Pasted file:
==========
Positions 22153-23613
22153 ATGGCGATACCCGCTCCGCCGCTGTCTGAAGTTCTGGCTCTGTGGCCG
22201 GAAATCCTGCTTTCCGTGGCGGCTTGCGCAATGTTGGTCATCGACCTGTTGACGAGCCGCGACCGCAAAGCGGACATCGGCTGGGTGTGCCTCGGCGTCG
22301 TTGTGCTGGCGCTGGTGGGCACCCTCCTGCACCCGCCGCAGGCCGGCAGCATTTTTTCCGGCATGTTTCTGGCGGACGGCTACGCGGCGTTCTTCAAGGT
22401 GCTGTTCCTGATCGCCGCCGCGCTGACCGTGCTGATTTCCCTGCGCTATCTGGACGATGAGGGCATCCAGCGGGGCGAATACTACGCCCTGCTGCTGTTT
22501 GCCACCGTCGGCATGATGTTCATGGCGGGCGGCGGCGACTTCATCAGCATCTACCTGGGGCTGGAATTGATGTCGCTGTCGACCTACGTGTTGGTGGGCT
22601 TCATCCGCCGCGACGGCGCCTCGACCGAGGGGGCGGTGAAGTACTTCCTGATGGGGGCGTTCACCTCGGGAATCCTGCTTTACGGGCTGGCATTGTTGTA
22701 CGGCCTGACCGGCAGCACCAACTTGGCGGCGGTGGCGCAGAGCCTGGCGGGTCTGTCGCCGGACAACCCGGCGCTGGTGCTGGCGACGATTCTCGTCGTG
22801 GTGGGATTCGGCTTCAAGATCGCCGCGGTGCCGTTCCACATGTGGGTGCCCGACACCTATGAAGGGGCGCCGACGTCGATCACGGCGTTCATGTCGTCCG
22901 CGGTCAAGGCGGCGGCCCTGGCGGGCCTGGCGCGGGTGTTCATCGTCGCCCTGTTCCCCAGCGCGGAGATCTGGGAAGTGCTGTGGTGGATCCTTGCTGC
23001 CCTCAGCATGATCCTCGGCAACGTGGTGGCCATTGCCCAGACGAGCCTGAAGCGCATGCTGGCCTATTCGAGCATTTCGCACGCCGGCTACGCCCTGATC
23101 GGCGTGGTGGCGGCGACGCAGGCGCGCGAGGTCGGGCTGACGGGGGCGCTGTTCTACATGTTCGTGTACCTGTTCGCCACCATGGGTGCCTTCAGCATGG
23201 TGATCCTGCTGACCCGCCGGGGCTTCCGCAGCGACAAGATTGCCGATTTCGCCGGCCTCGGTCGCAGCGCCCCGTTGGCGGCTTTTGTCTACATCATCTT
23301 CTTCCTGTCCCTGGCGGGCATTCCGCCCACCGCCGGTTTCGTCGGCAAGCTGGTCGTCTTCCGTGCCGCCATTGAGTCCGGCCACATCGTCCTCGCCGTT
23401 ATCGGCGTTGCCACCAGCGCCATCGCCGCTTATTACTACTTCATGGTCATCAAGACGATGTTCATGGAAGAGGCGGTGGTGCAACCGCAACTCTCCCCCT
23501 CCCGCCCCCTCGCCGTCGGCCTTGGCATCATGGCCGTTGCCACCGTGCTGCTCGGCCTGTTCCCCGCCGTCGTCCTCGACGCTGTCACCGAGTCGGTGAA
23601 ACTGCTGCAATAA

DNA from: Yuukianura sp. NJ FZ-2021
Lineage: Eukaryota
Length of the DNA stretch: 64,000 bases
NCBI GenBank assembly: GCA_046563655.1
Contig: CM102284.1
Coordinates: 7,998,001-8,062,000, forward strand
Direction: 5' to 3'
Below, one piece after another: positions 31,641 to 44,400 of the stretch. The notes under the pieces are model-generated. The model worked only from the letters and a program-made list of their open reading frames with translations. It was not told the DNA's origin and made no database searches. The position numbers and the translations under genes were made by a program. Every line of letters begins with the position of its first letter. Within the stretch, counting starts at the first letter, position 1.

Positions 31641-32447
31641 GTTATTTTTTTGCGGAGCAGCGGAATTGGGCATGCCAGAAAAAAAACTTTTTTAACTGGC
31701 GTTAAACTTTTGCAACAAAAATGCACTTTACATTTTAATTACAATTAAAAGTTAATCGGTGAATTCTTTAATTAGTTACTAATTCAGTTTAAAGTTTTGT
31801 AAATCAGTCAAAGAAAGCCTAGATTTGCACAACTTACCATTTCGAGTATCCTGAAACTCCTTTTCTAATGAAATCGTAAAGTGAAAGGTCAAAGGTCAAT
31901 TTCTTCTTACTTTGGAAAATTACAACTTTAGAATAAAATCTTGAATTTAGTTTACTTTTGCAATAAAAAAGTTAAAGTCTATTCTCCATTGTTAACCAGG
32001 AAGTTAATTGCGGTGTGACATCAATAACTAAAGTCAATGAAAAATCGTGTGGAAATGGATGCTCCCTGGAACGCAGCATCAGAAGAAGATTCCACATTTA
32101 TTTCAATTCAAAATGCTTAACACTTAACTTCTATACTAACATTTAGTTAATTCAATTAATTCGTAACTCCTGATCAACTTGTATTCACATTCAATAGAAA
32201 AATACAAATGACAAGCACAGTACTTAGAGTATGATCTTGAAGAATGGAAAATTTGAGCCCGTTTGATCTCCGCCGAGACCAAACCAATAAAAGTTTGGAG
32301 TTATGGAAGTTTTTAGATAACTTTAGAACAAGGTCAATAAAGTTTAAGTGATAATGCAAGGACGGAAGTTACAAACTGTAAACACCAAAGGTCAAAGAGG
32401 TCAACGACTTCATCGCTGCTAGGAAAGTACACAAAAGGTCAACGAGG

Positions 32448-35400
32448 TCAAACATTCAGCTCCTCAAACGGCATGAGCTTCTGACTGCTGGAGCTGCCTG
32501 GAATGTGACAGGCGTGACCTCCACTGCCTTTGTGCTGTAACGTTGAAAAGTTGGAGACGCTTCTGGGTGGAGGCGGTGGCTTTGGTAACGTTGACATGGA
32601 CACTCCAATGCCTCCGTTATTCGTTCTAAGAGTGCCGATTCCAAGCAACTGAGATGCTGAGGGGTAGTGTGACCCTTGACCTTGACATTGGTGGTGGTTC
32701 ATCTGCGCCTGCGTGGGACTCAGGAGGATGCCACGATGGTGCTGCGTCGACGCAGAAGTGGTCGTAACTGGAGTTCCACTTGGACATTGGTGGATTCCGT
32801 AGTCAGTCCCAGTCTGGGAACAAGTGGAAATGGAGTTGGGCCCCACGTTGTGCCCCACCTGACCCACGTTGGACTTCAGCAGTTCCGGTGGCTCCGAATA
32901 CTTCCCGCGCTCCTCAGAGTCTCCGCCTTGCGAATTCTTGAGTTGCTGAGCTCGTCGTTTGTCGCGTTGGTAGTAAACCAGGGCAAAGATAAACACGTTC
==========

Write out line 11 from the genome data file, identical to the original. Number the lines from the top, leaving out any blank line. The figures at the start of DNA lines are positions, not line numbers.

23001 CCTCAGCATGATCCTCGGCAACGTGGTGGCCATTGCCCAGACGAGCCTGAAGCGCATGCTGGCCTATTCGAGCATTTCGCACGCCGGCTACGCCCTGATC